One of Billie Holiday's most iconic songs is "Strange Fruit," a haunting protest against the inhumanity of racism. Many people know that the man who wrote the song was inspired by a photograph of a lynching. But they might not realize that he's also tied to another watershed moment in America's history.

The man behind "Strange Fruit" is New York City's Abel Meeropol, and he really has two stories. They both begin at Dewitt Clinton High School, a public high school in the Bronx that has an astonishing number of famous people in its alumni. James Baldwin went there. So did Countee Cullen, Richard Rodgers, Burt Lancaster, Stan Lee, Neil Simon, Richard Avedon and Ralph Lauren.

Meeropol graduated from Dewitt Clinton in 1921 he went on to teach English there for 17 years. He was also a poet and a social activist, says Gerard Pelisson, who wrote a book about the school.

In the late 1930s, Pellison says, Meeropol "was very disturbed at the continuation of racism in America, and seeing a photograph of a lynching sort of put him over the edge."

Meeropol once said the photograph "haunted" him "for days." So he wrote a poem about it, which was then printed in a teachers union publication. An amateur composer, Meeropol also set his words to music. He played it for a New York club owner — who ultimately gave it to Billie Holiday.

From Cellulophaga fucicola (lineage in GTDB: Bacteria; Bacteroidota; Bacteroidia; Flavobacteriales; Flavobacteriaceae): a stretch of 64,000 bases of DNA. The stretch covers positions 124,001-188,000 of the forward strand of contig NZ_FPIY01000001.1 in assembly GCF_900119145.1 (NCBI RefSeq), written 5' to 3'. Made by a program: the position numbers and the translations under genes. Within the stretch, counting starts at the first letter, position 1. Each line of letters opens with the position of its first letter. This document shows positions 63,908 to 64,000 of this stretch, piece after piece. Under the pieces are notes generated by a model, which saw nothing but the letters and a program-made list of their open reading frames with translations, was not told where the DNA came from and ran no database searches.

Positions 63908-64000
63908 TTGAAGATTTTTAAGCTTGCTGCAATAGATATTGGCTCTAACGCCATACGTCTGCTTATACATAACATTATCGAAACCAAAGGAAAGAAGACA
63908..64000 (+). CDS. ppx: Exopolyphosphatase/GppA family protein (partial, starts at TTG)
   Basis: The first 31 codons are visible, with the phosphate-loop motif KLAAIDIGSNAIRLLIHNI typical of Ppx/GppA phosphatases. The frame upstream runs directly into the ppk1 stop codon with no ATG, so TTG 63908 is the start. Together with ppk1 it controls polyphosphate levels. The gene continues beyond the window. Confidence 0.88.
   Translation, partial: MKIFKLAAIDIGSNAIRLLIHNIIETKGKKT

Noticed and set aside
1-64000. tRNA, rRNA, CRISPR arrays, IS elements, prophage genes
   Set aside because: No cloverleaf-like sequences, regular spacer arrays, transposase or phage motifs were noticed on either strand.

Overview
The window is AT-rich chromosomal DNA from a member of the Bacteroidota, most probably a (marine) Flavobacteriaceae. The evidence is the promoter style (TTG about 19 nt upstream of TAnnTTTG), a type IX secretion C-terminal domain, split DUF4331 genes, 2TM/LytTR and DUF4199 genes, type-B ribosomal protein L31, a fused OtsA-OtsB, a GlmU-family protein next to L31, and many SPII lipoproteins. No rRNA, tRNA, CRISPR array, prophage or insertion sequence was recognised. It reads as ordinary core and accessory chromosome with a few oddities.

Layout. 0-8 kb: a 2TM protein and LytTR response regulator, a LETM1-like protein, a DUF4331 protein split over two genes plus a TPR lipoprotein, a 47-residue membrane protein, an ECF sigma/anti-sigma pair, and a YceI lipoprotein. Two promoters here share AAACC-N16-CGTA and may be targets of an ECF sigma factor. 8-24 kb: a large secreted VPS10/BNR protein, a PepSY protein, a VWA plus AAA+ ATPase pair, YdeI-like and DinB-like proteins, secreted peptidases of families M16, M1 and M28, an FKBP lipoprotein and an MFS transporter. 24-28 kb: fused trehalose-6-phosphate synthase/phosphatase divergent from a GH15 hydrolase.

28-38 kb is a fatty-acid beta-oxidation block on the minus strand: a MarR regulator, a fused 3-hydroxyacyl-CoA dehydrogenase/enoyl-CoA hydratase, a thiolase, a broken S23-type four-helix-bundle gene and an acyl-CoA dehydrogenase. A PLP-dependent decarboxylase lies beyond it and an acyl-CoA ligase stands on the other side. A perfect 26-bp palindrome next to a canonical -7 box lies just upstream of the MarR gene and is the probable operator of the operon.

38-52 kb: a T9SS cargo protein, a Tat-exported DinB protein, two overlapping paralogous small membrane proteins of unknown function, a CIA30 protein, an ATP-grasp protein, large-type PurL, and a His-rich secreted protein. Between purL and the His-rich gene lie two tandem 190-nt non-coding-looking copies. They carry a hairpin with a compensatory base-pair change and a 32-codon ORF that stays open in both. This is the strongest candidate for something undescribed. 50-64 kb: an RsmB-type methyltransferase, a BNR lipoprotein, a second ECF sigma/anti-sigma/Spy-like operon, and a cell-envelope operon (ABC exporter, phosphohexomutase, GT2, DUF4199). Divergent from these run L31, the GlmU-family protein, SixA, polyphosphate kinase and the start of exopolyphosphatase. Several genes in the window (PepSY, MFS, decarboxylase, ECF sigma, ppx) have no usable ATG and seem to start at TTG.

When Holiday decided to sing "Strange Fruit," the song reached millions of people. While the lyrics never mention lynching, the metaphor is painfully clear:

Southern trees bear a strange fruit,
Blood on the leaves and blood at the root,
Black body swinging in the Southern breeze,
Strange fruit hanging from the poplar trees.

Pastoral scene of the gallant South,
The bulging eyes and the twisted mouth,
Scent of magnolia sweet and fresh,
And the sudden smell of burning flesh!

Here is a fruit for the crows to pluck,
For the rain to gather, for the wind to suck,
For the sun to rot, for a tree to drop,
Here is a strange and bitter crop.

In 1999, Time magazine named "Strange Fruit" the "song of the century." The Library of Congress put it in the National Recording Registry. It's been recorded dozens of times. Herbie Hancock and Marcus Miller did an instrumental version, with Miller evoking the poem on his mournful bass clarinet.

Miller says he was surprised to learn the song was written by a white Jewish guy from the Bronx. "Strange Fruit," he says, took extraordinary courage both for Meeropol to write and for Holiday to sing.

"The '60s hadn't happened yet," he says. "Things like that weren't talked about. They certainly weren't sung about."

New York lawmakers didn't like "Strange Fruit." In 1940, Meeropol was called to testify before a committee investigating communism in public schools. They wanted to know whether the American Communist Party had paid him to write the song. They had not — but, like many New York teachers in his day, Meeropol was a Communist.

Journalist David Margolick, who wrote Strange Fruit: The Biography of a Song, says, "There are a million reasons to disparage communism now. But American Communism, one point it had in its favor was that it was concerned about civil rights very early."

Meeropol left his teaching job at Dewitt Clinton in 1945. He eventually quit the Communist Party.

And that's where the second part of Meeropol's story begins. The link is the pseudonym he used when writing poetry and music: Lewis Allan.